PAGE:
If WordPress allowed, I might sub-title this post “the failures of financial economics.”
I’ve been thinking about the announcement earlier this year from the California Public Employees Retirement System (CALPERS) that they were reducing the assumed return on their plan from 7.75% to 7.50%. As noted, I’m very skeptical that such returns will be available in financial markets going forward. Consider the following chart:
If even high-yield bonds won’t provide your target return, and you have bonds as a meaningful component of your portfolio, then you have to assume you are earning much higher returns somewhere else. But where? It seems very unlikely that the stock market will reward you with returns over 7%. I’ve often referenced Shiller’s CAPE, and its robust inverse relationship to future stock market returns:
This is where economists have led plan managers, and others responsible for both projecting and delivering investment returns, astray. Desiring to make their discipline more of a science, and less like accounting, academic finance types treat investment returns as a data set. Look at history, randomize outcomes, and you can project a range of returns or a capital drawdown schedule with confidence to the hundredth of a percent.
The problem is that, when we buy investments, it is the price we pay that largely determines our return. Since investment returns are composed of actual cash flows, they are not a random selection from the span of historical returns, especially at price extremes. On December 31, 1999, near the peak of the tech bubble, projecting returns using the-stock-market-as-data-set methodology suggested a future geometric average return for the S&P 500 Stock Index of over 12%. After all, that was what the market had returned on average since 1926, a nice long period to build your data set.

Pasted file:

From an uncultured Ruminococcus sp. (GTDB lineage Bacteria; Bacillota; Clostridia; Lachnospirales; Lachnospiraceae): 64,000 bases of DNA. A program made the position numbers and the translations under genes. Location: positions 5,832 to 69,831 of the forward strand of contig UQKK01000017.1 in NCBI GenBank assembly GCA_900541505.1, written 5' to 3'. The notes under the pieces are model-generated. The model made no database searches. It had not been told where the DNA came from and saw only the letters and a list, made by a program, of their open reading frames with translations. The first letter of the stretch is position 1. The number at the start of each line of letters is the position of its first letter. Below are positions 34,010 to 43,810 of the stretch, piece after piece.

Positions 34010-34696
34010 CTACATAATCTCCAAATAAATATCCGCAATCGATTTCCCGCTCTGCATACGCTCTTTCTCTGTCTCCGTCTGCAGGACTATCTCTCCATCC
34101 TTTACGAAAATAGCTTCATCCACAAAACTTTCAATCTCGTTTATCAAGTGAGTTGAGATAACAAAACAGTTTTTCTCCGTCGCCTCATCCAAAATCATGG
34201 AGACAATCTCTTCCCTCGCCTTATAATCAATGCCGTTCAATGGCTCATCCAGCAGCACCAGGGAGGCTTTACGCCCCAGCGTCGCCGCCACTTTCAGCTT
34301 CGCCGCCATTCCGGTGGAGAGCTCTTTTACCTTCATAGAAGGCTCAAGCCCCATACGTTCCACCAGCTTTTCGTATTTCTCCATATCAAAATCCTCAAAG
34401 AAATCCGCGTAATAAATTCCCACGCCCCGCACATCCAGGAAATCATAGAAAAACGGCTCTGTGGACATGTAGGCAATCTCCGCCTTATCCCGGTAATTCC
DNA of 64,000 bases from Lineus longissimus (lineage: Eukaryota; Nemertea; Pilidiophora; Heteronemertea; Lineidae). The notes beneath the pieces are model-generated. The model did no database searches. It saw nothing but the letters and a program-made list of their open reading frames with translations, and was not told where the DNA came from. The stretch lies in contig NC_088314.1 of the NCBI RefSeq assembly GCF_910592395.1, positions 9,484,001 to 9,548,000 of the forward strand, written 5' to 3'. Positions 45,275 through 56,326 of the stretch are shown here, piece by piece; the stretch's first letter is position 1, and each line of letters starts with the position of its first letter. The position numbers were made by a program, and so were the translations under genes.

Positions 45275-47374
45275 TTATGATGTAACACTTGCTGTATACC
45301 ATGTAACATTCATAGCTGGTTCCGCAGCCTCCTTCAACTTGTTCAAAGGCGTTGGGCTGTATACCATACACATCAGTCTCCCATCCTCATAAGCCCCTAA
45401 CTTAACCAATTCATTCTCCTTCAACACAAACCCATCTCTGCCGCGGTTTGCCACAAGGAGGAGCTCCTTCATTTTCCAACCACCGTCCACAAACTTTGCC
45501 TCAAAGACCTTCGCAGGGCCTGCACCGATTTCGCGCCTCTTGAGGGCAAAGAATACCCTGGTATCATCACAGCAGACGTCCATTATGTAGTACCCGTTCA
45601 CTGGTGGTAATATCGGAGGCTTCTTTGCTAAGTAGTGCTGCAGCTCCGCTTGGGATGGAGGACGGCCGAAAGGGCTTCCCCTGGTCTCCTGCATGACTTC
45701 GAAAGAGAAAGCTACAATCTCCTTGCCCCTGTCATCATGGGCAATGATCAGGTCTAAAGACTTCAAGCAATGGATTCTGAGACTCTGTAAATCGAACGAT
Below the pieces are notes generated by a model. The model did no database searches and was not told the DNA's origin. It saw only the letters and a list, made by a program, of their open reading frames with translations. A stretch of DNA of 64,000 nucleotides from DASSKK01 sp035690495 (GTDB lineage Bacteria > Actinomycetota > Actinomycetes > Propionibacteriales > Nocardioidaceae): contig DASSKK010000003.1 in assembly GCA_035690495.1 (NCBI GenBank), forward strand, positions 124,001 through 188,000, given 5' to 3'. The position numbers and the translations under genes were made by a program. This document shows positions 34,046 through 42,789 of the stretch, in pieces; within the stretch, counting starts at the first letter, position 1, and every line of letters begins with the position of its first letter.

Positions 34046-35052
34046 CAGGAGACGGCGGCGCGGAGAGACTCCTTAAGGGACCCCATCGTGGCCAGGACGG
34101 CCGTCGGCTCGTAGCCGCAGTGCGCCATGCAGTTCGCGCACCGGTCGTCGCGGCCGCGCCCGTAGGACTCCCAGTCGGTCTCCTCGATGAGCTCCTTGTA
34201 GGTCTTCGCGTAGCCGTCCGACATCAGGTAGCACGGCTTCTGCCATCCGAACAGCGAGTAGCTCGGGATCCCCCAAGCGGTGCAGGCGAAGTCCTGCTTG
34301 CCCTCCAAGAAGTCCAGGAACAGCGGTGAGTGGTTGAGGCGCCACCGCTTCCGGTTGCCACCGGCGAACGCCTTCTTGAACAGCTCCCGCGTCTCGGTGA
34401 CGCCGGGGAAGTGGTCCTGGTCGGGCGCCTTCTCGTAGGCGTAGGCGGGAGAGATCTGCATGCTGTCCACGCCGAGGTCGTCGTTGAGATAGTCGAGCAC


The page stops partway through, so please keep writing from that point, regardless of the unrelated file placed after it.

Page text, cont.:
On the other hand, projecting using the actual cash flows produced by the companies of the S&P suggested a return in the low single digits. (In the event, the average annual return over the next decade was negative at -0.95%.)
Garbage in, garbage out.
This is not a theoretical argument. Just as CALPERS has a fiduciary responsibility to its pensioners and their employers, so here at TGS we have a fiduciary responsibility to our clients, one we take very seriously. Right now, we are doing as much research as we have ever done, looking for opportunities to help our clients earn higher returns.
So far, we think that keeping some cash liquid, hoping to invest it later on at lower prices (and implicitly, at higher returns) is among our best chances to help our clients meet their goals.
There is another issue here, which I’ll address shortly — you can’t assume your way rich. More later.